Federal Defense Frequently Asked Questions
Here are common questions asked of a Federal Criminal Defense Lawyer & of a Federal Criminal Defense Law Firm.
FEDERAL CRIMINAL INVESTIGATIONS
If they tell me that I am “only being investigated” or that I am “only a person of interest” or that they are conducting only a “preliminary inquiry” or any words to that effect should I remain silent?
Yes. However, you must do more than “remain silent” or only state words to the effect that you wish to remain silent. The Supreme Court of the United States has a rule that “mere silence” or “merely refusing to answer questions” does not invoke the U.S. Constitution’s Fifth Amendment privilege against self-incrimination. You must positively assert that you are not only remaining silent & do not wish to answer any questions, other than to identify yourself (you must identify yourself), but that you are invoking your Fifth Amendment right to remain silent and are requesting the advice of legal counsel.
As to “not being the focus of an investigation” or that there is a “mere inquiry” being conducted, yet that they are still asking you to answer their questions, is a police tactic which means they are trying to develop probable cause. Your responses and answers to questions can be used against you because the government investigators will claim that they did not need to notify you of your constitutional rights to remain silent under Miranda vs. Arizona because they were merely conducting an “initial inquiry”.
The most blatant example of this is when the IRS begins what they would classify as a “civil penalties investigation”, requesting documents and statements from you in regard to your IRS filings & then, subsequently, turn the matter into a “criminal investigation” based on what they found on the civil audit. You cannot refuse to turn over documents to the IRS during a civil audit but you should do so through your accountant or attorney, do not deal directly with the IRS Agents, and make no direct statements to them without the advice of legal counsel from the outset of any kind of audit.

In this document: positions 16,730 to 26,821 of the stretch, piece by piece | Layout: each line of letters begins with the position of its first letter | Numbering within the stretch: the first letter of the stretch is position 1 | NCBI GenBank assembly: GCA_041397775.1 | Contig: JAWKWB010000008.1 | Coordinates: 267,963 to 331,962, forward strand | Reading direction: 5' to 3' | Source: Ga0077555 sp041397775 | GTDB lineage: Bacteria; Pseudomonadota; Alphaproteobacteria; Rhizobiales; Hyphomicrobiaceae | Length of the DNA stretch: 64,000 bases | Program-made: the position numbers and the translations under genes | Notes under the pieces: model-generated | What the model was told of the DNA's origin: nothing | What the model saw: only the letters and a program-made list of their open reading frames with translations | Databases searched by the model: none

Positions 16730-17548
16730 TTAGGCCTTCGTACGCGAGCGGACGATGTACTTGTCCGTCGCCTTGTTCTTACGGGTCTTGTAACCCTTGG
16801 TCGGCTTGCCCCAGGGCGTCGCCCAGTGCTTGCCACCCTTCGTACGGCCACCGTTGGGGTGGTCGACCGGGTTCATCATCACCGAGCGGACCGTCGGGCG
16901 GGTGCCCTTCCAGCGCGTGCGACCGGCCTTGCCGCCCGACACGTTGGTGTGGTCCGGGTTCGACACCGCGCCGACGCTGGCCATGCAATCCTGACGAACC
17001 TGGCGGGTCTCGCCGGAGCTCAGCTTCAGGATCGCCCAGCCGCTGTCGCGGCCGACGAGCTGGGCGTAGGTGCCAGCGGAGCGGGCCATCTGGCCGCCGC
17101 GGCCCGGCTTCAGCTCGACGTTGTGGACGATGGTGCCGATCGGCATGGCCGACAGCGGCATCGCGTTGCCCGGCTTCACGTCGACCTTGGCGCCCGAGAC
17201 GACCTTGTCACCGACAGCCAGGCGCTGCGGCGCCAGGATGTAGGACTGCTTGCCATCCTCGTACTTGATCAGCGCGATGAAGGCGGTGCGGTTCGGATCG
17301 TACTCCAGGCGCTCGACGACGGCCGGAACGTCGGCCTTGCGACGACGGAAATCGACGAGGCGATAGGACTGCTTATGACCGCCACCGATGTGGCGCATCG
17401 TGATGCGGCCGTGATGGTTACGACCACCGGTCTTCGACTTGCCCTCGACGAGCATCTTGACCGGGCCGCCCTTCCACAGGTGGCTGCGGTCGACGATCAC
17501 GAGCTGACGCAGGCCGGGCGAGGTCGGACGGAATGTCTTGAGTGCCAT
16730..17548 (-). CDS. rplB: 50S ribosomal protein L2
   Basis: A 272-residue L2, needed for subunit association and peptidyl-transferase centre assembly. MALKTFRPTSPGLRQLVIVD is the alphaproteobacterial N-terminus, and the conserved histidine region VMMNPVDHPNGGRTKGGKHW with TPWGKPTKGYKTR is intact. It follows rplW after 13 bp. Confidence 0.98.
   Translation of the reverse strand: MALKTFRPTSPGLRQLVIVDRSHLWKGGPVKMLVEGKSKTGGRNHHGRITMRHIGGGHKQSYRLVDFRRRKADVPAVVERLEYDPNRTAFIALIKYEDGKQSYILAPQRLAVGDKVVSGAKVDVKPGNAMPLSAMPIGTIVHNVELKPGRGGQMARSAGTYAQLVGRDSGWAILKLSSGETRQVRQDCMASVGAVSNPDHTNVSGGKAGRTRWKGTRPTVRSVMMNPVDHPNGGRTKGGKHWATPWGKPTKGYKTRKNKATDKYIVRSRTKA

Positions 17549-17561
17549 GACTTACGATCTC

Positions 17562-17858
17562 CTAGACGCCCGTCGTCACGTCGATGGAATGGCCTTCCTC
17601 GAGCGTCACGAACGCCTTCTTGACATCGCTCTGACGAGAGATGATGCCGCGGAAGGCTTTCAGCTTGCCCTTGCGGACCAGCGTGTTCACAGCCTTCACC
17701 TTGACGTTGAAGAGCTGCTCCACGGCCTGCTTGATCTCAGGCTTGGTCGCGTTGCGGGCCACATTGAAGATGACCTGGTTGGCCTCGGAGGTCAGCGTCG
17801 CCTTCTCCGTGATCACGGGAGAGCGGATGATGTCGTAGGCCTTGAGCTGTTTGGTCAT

Likewise, upon being approached by any investigator or agent of any arm of the federal government (or any police officers for that matter) and they begin questioning you about anything that you did not contact them about yourself, you should be on guard. Tell them you prefer not to answer any questions or to make any responses based upon your Fifth Amendment privilege against self-incrimination. You should then immediately seek legal counsel.
What do I do if federal agents or investigators tell me they have to take me “downtown” or to their offices for further investigation?
First ask if you are under arrest and for what. If they tell you that you are “merely being detained for questioning”, respectfully state that you will not answer any questions without the advice of counsel, other than to identify yourself. Ask them if you are free to walk away or if they are taking you into custody. If the federal agents or investigators do not have enough “probable cause” to arrest you at that point they are legally obligated to tell you so and that you may just walk away. They will give you a business card and request that your attorney contact them. That should be the end of the encounter. However, it does not always work that way. If the federal agents or investigators are strenuously arguing with you that you should voluntarily come with them to “clear up” some matter (or words to that effect), then they probably do not have enough probable cause to arrest you at that point.
Do not fight with or physically resist being placed into custody or detention. This will be sorted out in a lawful manner through your lawyer.
No matter what the federal agents or investigators say or do, you should continue to invoke your Fifth Amendment privilege against self-incrimination and never cease demanding the advice of legal counsel. Do not assume that, because you believe the federal agents or investigators have made an “unlawful detention or arrest” that nothing you say afterwards can be held against you. A judge, upon a Motion to Suppress your statements, will decide what statements, if any, would be admissible in court against you. Don’t make any statements or answer any questions other than to identify yourself.